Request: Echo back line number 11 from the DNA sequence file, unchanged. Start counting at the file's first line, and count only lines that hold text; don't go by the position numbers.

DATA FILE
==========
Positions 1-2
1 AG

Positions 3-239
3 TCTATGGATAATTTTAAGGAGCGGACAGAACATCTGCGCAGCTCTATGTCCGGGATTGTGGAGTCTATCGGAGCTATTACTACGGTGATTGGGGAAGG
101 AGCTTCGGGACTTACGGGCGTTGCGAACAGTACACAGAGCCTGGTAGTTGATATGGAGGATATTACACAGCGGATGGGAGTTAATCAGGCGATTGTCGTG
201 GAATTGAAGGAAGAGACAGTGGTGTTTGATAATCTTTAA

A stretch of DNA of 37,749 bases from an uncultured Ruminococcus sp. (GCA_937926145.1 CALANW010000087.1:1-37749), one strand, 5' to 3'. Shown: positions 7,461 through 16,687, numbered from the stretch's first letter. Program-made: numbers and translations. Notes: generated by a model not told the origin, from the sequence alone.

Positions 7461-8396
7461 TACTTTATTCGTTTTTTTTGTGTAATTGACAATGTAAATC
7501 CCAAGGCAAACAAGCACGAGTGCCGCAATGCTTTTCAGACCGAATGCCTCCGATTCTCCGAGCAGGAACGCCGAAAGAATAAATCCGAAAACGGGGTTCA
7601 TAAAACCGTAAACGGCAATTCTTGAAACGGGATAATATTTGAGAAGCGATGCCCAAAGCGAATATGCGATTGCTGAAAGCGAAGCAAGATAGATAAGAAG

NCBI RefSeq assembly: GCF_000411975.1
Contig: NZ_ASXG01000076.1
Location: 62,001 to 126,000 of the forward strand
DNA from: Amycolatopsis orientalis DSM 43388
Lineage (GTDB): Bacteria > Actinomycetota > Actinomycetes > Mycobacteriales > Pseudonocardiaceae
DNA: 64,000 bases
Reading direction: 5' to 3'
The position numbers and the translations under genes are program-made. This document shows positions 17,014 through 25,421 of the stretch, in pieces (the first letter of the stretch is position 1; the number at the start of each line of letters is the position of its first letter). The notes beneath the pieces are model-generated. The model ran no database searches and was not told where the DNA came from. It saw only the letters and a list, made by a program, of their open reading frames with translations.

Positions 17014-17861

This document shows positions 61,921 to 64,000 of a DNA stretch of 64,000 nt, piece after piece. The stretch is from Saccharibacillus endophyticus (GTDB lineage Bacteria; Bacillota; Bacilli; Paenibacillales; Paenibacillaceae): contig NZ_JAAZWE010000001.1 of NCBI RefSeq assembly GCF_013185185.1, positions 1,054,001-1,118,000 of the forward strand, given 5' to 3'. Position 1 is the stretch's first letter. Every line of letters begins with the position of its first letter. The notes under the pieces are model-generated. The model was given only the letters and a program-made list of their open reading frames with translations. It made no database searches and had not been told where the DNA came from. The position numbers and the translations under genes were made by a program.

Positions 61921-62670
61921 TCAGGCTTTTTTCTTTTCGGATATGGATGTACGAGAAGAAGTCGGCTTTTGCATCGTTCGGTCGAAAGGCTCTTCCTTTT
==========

7601 TAAAACCGTAAACGGCAATTCTTGAAACGGGATAATATTTGAGAAGCGATGCCCAAAGCGAATATGCGATTGCTGAAAGCGAAGCAAGATAGATAAGAAG